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Metagenics Presents Skewed Research at Methylation Seminar

Metagenics Presents Skewed Research at Methylation Seminar

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By Carolyn Ledowsky
Founder MTHFR Support Australia

Last night I attended the Methylation Seminar in Sydney presented by Metagenics.
The presentation started with a discussion on how Methylation is important for key metabolic processes like creatine synthesis, phospholipid synthesis, cell communication and DNA repair.

Case studies were presented for each of these and we were told that methylation wasn’t the key to solving these cases however in each case the supplements being used were methyl based nutrients. Contradictory to say the least.

However what stunned me was the selective presentation of the research surrounding folic acid use in preconception and pregnancy.

I have spent a whole year researching and understanding the importance of methylation, folic vs 5MTHF vs folinic in preconception and pregnancy. So I am up to date with much of the research. A lot of this is published on our website www.mthfrsupport.com.au

Metagenics put forward Rima Obeid as the leading researcher in the field of folic acid and unmetabolised folic acid (and she is certainly has done much of it), however she selectively reported research to support the use of folic acid (FA). In 2012 Rima Obeid in her paper “The emerging Role of unmetabolized folic acid in Human Disease: myth or reality” says that a daily intake of FA > 200mcg from supplementation OR fortification seems to be associated with unmetabolised free vitamin in the blood. In 2013 in her paper Is “5MTHF an alternative to folic acid for the prevention of neural tube defects ‘ She says “Unmetabolised folic acid appears in the circulation at doses of >200mcg. Individuals show wide variations in their ability to reduce Folic acid and that those with MTHFR polymorphisms should be taking 5MTHF instead of FA. She goes on to say that “In contrast to folic acid, 5MTHF does not mask vitamin B12 deficiency and has no tolerable upper intake level and so is a better form to use in the prevention of neural tube defects in those with the MTHFR Gene”.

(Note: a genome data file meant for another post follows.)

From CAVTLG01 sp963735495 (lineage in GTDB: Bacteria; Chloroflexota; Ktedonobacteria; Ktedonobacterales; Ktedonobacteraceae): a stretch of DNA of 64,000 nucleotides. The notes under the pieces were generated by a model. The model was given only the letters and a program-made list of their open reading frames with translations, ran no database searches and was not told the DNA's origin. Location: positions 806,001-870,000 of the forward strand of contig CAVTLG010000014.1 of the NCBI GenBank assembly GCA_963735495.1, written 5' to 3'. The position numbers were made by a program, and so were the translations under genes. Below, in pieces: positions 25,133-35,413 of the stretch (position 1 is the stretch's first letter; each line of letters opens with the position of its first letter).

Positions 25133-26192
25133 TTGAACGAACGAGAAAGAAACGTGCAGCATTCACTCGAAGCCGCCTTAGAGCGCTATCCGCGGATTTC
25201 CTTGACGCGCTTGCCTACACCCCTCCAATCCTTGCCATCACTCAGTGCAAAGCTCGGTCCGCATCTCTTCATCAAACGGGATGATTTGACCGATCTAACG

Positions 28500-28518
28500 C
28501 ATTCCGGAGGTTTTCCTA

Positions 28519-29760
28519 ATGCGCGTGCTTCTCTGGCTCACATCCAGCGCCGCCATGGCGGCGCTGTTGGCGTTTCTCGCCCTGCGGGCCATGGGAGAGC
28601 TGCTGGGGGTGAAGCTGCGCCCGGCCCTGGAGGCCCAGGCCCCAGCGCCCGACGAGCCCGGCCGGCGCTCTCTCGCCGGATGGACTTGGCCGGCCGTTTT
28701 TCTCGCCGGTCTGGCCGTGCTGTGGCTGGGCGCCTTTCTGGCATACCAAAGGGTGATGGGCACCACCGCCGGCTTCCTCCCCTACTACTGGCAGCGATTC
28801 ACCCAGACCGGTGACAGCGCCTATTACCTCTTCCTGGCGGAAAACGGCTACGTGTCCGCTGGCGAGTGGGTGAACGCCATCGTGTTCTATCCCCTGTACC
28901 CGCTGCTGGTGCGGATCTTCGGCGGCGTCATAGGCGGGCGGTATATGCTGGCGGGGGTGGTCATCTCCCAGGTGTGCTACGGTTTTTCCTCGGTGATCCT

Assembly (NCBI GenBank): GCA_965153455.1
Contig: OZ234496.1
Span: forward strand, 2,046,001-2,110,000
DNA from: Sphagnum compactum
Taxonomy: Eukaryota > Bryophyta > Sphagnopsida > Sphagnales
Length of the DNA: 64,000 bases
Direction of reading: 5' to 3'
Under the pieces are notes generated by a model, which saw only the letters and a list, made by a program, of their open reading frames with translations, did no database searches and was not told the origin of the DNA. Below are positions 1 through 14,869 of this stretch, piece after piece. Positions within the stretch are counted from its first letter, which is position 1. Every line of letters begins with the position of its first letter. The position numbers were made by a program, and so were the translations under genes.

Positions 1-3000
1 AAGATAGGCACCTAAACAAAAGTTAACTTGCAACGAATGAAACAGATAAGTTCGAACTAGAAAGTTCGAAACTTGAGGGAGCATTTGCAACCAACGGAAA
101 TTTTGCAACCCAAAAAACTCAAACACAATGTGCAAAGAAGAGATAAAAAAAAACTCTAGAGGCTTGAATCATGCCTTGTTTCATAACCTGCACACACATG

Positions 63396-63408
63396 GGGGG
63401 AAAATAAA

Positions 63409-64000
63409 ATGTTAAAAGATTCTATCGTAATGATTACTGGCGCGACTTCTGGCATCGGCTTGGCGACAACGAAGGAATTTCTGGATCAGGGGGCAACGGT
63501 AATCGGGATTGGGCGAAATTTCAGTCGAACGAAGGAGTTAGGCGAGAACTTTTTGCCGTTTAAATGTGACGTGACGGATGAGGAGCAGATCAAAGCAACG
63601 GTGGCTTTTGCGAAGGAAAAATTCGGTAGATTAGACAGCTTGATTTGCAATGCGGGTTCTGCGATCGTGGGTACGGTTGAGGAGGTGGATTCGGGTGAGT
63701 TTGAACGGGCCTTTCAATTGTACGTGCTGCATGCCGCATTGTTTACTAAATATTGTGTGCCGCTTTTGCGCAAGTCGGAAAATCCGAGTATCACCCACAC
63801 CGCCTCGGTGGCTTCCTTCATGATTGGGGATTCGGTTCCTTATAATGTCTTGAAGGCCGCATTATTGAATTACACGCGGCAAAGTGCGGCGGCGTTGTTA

DHFR is expressed in the liver. Liver DHFR can bind FA but has a limited capacity for Folic acid reduction. And this happens at doses >200mcg. Rima Obeid sates that ‘unmetabolised folic acid was detected in newborns, it may affect the immune system as it was associated with reduced natural killer cell toxicity. Natural Killer cells are the first line of defence in the prevention of carcinogenesis and viral infections. Furthermore folic acid supplementation during pregnancy has been discussed in relation to respiratory illness in children” Only this year a study by the Johns Hopkins School of Public Health suggested that high doses of Folic acid could increase the risk of autism.

If the DHFR enzyme is inhibited by 200mcg of folic acid because of fortified foods (bread flour, packaged goods, breakfast cereals, protein bars etc) and we put a multi or prenatal with an additional 400mcg then we far exceed the 200mcg. Inhibiting DHFR causes a reduction in reduced folates like folinic acid required for purine synthesis and reduced 5MTHF for RNA, DNA, protein synthesis and fat metabolism. All crucial elements for preconception and pregnancy.